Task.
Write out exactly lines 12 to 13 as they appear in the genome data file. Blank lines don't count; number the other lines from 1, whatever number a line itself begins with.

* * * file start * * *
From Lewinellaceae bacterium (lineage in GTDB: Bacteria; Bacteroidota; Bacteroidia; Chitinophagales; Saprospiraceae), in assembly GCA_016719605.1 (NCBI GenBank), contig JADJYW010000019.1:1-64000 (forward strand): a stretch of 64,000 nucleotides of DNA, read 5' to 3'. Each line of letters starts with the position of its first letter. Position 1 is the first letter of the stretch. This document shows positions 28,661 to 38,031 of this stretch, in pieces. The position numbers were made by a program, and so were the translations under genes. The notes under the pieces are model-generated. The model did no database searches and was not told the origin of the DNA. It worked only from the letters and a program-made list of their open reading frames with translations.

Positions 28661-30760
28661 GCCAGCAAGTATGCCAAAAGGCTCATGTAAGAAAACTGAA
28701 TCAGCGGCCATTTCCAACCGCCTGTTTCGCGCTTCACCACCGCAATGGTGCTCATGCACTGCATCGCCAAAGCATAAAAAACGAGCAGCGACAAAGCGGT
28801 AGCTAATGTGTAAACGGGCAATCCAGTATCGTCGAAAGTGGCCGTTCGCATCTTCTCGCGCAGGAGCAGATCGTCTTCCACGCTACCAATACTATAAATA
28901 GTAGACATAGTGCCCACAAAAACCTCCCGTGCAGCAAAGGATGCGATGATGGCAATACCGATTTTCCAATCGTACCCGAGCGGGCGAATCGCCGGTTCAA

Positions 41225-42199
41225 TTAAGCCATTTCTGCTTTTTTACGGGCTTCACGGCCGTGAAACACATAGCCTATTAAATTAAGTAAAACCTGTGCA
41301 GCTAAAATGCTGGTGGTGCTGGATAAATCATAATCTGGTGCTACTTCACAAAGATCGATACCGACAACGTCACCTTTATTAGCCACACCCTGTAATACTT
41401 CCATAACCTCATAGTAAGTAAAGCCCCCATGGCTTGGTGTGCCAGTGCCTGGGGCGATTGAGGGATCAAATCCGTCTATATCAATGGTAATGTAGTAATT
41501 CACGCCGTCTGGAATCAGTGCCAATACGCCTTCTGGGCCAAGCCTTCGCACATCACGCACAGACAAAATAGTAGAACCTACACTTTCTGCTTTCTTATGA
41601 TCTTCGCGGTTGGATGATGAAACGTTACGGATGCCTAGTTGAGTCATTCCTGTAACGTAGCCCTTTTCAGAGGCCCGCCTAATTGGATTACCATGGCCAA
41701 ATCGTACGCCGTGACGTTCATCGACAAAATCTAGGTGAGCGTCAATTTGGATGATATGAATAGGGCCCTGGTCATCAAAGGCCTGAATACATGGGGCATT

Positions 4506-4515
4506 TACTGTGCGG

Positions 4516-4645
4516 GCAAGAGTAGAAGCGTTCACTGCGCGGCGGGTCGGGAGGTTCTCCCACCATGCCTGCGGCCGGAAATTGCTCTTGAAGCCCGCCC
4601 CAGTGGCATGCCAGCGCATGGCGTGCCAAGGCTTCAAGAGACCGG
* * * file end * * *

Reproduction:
41601 TCTTCGCGGTTGGATGATGAAACGTTACGGATGCCTAGTTGAGTCATTCCTGTAACGTAGCCCTTTTCAGAGGCCCGCCTAATTGGATTACCATGGCCAA
41701 ATCGTACGCCGTGACGTTCATCGACAAAATCTAGGTGAGCGTCAATTTGGATGATATGAATAGGGCCCTGGTCATCAAAGGCCTGAATACATGGGGCATT